(by Tommy Gorman, The Observer)
August 8, 2000
In the beginning - 'from the ashes of 1969 arose the Provisionals - and they fought.' And so started the war. Now that most of the political prisoners have been released, the war, for this republican leadership at least, is over. Having convinced former enemies of its constitutional credentials it now has to maintain the organisational integrity of the IRA in the eyes of an increasingly sceptical membership who are inclined to ask if the thirty years of struggle was all about getting prisoners out? In short is the integrity of the organisation now worth more than the integrity of the struggle?
The real 'seismic shift' of the Republican Movement saw it move from the revolutionary edge to the comfort and conformity of the constitutional centre-right. It has been facilitated by a combination of censorship, spin-doctoring and outright vilification of those activists with the temerity to voice concern at the unseemly haste with which deeply held principles have been abandoned in pursuit of 'democratic respectability'.
In the recent past humiliating climb-downs have been heralded as 'brave, imaginative initiatives'. One well-known IRA leader described the opening and compromising of three arms dumps as a 'brilliant coup which completely wrong footed Jeffery Donaldson and company'. On that logic, the movement could deal a mortal blow to the "no" camp of unionism if Gerry and Martin joined Harold Gracey on Drumcree hill.
In the midst of such nonsense the Irish Republican Writers Group (IRWG) has attempted to stimulate serious debate to offset dangerous and bland conformity. The group comprises individuals who believe in the unfettered right of everyone to express their views. Some, like myself, are former IRA prisoners.
Recently, four of us, all former blanketmen, two of whom were on the 1980 hunger strike for 53 days, were invited to speak to students from Queen's University's Sinn Fein Cumann about the hunger strikes and blanket protest. A local Sinn Fein councillor directed that we be denied the opportunity to speak. Despite his attitude, we affoirded him space in our magazine Fourthwrite, in the hope that he would present a robust and analytical defence of his party's attitude toward the Good Friday Agreement. Rather he used his space to vilify those who did not agree with Sinn Fein, claiming that they were the 'darlings of the British media'. Consequently, he missed out on the opportunity to subject our critique to serious examination.
Such behaviour suggests that the republican leadership will again cede ground, this time on the critical issues of policing and equality when faced down by the British/Unionist axis and spin another defeat out as a victory. Subsequently, attempts shall be made to suppress those republicans intent on lifting the lid on what is essentially a British driven process.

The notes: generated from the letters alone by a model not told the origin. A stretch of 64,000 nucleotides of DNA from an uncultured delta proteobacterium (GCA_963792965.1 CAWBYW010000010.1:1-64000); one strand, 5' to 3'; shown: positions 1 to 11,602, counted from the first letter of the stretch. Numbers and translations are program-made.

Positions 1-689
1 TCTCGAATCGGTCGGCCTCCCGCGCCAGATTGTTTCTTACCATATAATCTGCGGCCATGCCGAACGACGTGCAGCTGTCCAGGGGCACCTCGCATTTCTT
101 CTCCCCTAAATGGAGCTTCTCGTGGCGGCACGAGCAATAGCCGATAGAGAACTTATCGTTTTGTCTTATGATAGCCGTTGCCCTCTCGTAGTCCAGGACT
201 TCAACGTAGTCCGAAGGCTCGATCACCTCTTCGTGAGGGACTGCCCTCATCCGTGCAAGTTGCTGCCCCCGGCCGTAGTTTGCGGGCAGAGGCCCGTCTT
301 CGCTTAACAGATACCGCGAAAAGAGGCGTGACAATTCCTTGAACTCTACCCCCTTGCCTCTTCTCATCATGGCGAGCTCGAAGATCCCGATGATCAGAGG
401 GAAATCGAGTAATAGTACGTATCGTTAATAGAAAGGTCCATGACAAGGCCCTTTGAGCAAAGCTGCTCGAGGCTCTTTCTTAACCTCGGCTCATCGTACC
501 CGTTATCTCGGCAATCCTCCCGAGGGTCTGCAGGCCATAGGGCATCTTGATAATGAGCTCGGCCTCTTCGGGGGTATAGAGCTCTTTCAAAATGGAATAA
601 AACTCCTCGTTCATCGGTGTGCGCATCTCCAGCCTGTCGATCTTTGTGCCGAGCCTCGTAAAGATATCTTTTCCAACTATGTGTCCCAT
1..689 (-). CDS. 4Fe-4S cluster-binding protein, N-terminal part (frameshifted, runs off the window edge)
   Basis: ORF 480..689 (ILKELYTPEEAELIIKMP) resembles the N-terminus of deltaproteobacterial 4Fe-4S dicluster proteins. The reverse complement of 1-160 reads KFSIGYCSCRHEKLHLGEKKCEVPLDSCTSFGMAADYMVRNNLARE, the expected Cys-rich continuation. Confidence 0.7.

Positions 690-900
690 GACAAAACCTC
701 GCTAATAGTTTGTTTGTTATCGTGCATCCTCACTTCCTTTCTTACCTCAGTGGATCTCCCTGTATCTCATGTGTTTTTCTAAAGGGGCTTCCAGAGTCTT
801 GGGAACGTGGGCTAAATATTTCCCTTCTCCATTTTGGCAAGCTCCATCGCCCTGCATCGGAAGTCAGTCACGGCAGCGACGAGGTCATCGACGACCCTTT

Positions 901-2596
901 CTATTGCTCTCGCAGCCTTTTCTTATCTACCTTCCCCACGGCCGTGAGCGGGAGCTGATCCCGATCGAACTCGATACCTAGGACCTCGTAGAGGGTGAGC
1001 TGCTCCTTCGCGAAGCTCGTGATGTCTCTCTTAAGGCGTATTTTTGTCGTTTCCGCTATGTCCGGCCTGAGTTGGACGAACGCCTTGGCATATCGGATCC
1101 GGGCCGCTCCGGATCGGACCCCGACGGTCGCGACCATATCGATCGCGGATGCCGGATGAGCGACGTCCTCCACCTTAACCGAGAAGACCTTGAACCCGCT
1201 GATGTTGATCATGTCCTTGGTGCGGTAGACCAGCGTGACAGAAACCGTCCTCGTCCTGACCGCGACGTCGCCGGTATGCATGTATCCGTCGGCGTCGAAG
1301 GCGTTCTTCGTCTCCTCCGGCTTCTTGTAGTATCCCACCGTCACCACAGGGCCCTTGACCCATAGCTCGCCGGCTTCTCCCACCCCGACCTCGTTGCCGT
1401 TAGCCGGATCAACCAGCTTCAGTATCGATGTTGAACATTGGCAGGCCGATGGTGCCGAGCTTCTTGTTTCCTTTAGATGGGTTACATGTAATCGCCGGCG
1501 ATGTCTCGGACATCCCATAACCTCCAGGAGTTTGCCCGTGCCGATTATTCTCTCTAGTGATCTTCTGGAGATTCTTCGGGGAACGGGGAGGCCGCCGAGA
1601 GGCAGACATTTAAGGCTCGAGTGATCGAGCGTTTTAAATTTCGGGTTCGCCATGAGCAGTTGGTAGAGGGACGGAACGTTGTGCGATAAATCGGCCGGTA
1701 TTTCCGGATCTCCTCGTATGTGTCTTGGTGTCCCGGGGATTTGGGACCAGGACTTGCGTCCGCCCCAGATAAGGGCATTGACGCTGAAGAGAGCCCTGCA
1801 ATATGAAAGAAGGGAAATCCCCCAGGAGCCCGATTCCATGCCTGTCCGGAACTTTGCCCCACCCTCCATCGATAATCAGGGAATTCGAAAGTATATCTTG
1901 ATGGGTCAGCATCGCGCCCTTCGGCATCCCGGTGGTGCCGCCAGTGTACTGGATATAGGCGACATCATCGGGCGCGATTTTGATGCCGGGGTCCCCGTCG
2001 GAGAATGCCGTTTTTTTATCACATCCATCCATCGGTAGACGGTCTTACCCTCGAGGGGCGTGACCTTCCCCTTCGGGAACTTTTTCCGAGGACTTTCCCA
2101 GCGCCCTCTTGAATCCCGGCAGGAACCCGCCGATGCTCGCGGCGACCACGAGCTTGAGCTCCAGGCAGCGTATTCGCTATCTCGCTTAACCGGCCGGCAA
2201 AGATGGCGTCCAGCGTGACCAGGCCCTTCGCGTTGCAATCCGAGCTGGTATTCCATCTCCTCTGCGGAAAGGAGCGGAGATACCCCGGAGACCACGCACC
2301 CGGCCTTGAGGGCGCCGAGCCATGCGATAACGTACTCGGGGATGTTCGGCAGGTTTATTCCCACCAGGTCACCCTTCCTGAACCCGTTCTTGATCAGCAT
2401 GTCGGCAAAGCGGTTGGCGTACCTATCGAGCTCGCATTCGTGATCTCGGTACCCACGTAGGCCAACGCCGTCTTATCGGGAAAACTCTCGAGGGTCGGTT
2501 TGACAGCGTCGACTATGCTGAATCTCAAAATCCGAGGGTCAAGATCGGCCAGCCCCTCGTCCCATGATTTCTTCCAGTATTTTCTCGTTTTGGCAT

This forms the crux of our argument against the GFA and Sinn Fein's part in it. It is not an honourable agreement amongst equals. It is British government led and driven. Decommissioning only became an issue in the context of the British narrowing down all the options to the GFA. The fact that IRA weapons have been singled out for special treatment through that agreement and the subsequent acquiescence to British demands by the Republican leadership has served to criminalise IRA weapons and therefore the struggle for social and national liberation.
When IRA volunteer and hunger striker Frances Hughes engaged the foreign SAS in his native South Derry in March 1978 was his weapon less legitimate than the guns used by the British Paras to gun down Irish Civil Rights marchers in January 1972? This is the great imponderable for those republicans who facilitate special attention for Republican guns. While the guns should never again be used previous usage should not be criminalised to facilitate the emergence of a Northern Fianna Fail.
While some war materials may be put beyond use, Republicans show no sign of decommissioning the secret 'lines' through which all of the IRA weapons were shipped into the country. It seems more likely that this IRA Ho Chi Minh trail is cluttered with cartons of contraband Benson & Hedges rather than with crates of Heckler and Koch rifles. The just struggle has degenerated to the point where the sale of cheap cigarettes is the raison d'être for the IRA volunteers of 2000. The spin-doctors of course will sell the whole sordid affair as part of the economic war, as it deprives the British exchequer of money it would have received through import duties!
'From the ashes of smuggled cigarettes arose the Professionals and they profited.' - The end.
Tommy Gorman is a former IRA volunteer who escaped from the Maidstone prison ship in 1972. He was also on the blanket protest. He now works with the Irish Republican Writers Group.
This article first appeared in the July 31, 2000 edition of The Observer.